March  2018, 8(1): 155-176. doi: 10.3934/mcrf.2018007

Frequency-sparse optimal quantum control

1. 

Faculty of Mathematics, Technical University Munich, Boltzmannstr. 3, D-85747 Garching, Germany

2. 

Institute of Mathematics, FU Berlin, Arnimallee 6, D-14195 Berlin, Germany

3. 

Institute of Mathematics and Scientific Computing, Karl-Franzens-Universität Graz, Heinrichstr. 36, A-8010 Graz, Austria

4. 

Johann Radon Institute for Computational and Applied Mathematics (RICAM), Austrian Academy of Sciences, Altenbergerstraße 69, A-4040 Linz, Austria

* Corresponding author: Karl Kunisch

Received  April 2017 Revised  October 2017 Published  January 2018

A new class of cost functionals for optimal control of quantum systems which produces controls which are sparse in frequency and smooth in time is proposed. This is achieved by penalizing a suitable time-frequency representation of the control field, rather than the control field itself, and by employing norms which are of $L^1$ or measure form with respect to frequency but smooth with respect to time.

We prove existence of optimal controls for the resulting nonsmooth optimization problem, derive necessary optimality conditions, and rigorously establish the frequency-sparsity of the optimizers. More precisely, we show that the time-frequency representation of the control field, which a priori admits a continuum of frequencies, is supported on only finitely many frequencies. These results cover important systems of physical interest, including (infinite-dimensional) Schrödinger dynamics on multiple potential energy surfaces as arising in laser control of chemical reactions. Numerical simulations confirm that the optimal controls, unlike those obtained with the usual $L^2$ costs, concentrate on just a few frequencies, even in the infinite-dimensional case of laser-controlled chemical reactions.

Citation: Gero Friesecke, Felix Henneke, Karl Kunisch. Frequency-sparse optimal quantum control. Mathematical Control & Related Fields, 2018, 8 (1) : 155-176. doi: 10.3934/mcrf.2018007
References:
[1]

A. AugerA. BenH. YedderE. CancesC. L. BrisC. M. DionA. Keller and O. Atabek, Optimal laser control of molecular systems: Methodology and results, Math. Models Methods Appl. Sci, 12 (2012), 1281-1315.   Google Scholar

[2] G. G. Balint-KurtiS. Zou and A. Brown, Optimal control theory for manipulating molecular processes, John Wiley & Sons, Inc., 2008.   Google Scholar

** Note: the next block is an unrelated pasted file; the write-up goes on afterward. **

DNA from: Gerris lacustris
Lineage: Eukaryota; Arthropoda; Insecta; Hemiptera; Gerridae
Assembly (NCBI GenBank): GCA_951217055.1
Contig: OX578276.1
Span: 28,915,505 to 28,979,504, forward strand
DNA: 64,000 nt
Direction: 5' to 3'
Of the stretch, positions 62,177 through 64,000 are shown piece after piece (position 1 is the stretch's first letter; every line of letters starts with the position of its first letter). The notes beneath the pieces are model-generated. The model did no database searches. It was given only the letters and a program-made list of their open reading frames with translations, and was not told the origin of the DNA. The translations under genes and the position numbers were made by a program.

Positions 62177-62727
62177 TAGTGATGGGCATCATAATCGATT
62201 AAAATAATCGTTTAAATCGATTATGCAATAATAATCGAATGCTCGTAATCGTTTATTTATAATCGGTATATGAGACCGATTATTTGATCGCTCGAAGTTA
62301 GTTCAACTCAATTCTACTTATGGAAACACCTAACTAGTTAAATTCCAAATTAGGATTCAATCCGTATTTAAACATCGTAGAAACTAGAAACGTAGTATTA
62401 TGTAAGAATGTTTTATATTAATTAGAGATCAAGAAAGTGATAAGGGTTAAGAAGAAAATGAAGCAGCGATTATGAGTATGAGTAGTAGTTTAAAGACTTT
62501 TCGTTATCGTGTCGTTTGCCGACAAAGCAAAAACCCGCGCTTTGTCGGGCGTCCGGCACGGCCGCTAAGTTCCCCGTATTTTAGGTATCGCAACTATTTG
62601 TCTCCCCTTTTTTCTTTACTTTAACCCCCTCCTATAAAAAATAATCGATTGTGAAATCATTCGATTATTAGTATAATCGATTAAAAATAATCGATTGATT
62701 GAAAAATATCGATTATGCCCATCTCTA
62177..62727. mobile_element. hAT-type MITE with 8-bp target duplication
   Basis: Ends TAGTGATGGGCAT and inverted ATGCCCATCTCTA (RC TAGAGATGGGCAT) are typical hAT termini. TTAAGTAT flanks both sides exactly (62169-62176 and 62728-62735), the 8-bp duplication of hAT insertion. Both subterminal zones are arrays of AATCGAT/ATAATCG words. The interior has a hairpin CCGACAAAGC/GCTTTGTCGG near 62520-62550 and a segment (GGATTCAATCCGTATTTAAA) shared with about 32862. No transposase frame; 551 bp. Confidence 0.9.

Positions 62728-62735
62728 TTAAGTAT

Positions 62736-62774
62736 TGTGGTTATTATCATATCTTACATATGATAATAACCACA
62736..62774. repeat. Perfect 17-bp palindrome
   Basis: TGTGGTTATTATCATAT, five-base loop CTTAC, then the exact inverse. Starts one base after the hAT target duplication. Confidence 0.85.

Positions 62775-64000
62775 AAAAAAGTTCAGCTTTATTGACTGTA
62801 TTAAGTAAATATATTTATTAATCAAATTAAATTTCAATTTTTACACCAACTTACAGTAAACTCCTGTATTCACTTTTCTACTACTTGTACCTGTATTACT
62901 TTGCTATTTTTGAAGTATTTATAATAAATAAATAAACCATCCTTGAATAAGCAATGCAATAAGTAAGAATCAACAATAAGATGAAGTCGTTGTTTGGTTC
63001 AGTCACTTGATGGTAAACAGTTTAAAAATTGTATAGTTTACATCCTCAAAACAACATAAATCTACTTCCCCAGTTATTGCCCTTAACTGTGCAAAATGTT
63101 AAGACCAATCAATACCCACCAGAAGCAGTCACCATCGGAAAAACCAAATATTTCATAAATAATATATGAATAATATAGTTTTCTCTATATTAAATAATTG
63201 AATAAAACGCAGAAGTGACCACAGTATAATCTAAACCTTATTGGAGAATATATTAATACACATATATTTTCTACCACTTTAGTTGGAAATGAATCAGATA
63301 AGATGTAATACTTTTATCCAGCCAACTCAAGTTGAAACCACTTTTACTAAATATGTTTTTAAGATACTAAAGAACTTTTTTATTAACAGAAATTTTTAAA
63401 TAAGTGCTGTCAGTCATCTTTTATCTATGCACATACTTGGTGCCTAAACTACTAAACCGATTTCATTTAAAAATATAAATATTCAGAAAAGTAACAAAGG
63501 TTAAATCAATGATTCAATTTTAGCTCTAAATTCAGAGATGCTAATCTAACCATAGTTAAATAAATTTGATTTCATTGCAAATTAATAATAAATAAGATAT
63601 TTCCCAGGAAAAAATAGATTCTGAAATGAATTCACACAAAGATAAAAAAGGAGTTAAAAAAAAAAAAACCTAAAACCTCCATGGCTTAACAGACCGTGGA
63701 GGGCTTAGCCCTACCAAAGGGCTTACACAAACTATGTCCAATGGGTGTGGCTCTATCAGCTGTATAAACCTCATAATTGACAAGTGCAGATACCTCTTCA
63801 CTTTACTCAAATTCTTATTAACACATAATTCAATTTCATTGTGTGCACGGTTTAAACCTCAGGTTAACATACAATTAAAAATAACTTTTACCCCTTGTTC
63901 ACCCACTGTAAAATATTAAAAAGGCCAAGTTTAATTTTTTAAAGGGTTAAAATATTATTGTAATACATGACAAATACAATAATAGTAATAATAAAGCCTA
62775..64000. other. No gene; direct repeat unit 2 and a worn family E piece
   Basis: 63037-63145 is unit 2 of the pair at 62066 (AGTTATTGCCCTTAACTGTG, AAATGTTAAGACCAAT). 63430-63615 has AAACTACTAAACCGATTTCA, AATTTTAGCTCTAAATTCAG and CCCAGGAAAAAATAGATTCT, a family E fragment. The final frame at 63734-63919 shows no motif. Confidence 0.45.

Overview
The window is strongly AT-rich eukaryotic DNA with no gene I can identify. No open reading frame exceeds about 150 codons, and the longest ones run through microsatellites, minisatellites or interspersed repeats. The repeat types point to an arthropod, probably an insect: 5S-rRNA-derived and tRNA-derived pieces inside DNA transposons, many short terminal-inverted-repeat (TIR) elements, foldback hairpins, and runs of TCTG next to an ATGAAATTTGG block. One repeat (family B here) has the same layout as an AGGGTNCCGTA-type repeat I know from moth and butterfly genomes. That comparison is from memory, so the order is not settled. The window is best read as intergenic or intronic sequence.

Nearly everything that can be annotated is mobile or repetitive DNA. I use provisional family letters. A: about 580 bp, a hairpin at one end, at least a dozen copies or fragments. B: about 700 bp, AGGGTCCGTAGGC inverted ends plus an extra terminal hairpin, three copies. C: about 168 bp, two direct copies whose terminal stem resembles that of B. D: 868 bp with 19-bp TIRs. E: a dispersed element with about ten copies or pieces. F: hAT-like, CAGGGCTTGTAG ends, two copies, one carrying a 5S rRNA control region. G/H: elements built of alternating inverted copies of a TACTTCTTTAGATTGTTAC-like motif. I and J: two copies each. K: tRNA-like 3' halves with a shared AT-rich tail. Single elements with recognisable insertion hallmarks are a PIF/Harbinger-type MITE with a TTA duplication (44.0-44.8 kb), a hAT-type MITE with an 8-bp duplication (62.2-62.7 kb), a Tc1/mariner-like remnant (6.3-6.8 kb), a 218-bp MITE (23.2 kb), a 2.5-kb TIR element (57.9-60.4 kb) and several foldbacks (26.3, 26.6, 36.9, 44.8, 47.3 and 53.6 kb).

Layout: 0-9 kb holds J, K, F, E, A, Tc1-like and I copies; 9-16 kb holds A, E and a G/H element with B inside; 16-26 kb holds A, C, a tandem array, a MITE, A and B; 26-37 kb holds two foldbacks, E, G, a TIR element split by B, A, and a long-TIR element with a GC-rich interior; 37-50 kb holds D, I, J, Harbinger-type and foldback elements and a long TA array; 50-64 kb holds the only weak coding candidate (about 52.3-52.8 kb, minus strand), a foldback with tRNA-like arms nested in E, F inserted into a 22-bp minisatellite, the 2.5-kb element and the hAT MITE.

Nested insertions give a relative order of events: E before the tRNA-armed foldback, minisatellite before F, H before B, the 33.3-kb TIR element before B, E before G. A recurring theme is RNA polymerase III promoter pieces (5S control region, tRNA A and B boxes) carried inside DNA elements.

[3]

J. M. BallJ. E. Marsden and M. Slemrod, Controllability for distributed bilinear systems, SIAM J. Control Optim., 20 (1982), 575-597.   Google Scholar

[4]

H. BergmannH. Theuer and B. W. Shore, Coherent population transfer among quantum states of atoms and molecules, Rev. Mod. Phys., 70 (1998), 1003-1025.   Google Scholar

[5]

E. CasasR. Herzog and G. Wachsmuth, Optimality conditions and error analysis of semilinear elliptic control problems with $L^1$ cost functional, SIAM J. Optim., 22 (2012), 795-820.   Google Scholar

[6]

G. Ciaramella and A. Borzì, A {LONE} code for the sparse control of quantum systems, Computer Physics Communications, 200 (2016), 312-323.   Google Scholar

[7]

G. Ciaramella and A. Borzì, Quantum optimal control problems with a sparsity cost functional, Numer. Funct. Anal. Optim., 37 (2016), 938-965.   Google Scholar

[8]

F. H. Clarke, Optimization and Nonsmooth Analysis, vol. 5 of Classics in Applied Mathematics, 2nd edition, Society for Industrial and Applied Mathematics (SIAM), Philadelphia, PA, 1990.  Google Scholar

[9]

C. Clason and K. Kunisch, A duality-based approach to elliptic control problems in non-reflexive Banach spaces, ESAIM Control Optim. Calc. Var., 17 (2011), 243-266.   Google Scholar

[10]

D. D'Alessandro, Introduction to Quantum Control and Dynamics, Chapman & Hall/CRC Applied Mathematics and Nonlinear Science Series, Chapman & Hall/CRC, Boca Raton, FL, 2008.  Google Scholar

[11]

S. J. GlaserU. BoscainT. CalarcoC. P. KochW. KöckenbergerR. KosloffI. KuprovB. LuyS. SchirmerT. Schulte-HerbrüggenD. Sugny and F. K. Wilhelm, Training Schrödinger's cat: Quantum optimal control, The European Physical Journal D, 69 (2015), 1-24.   Google Scholar

[12]

M. HellgrenE. Räsänen and E. K. U. Gross, Optimal control of strong-field ionization with time-dependent density-functional theory, Phys. Rev. A, 88 (2013), 013414.   Google Scholar

[13]

F. Henneke and M. Liebmann, A generalized Suzuki-Trotter type method in optimal control of coupled Schrödinger equations, Computing and Visualization in Science, 17 (2015), 277-293.   Google Scholar

[14]

R. HerzogG. Stadler and G. Wachsmuth, Directional sparsity in optimal control of partial differential equations, SIAM J. Control Optim., 50 (2012), 943-963.   Google Scholar

[15]

M. HintermüllerD. MarahrensP. A. Markowich and C. Sparber, Optimal bilinear control of Gross-Pitaevskii equations, SIAM J. Control Optim., 51 (2013), 2509-2543.   Google Scholar

[16]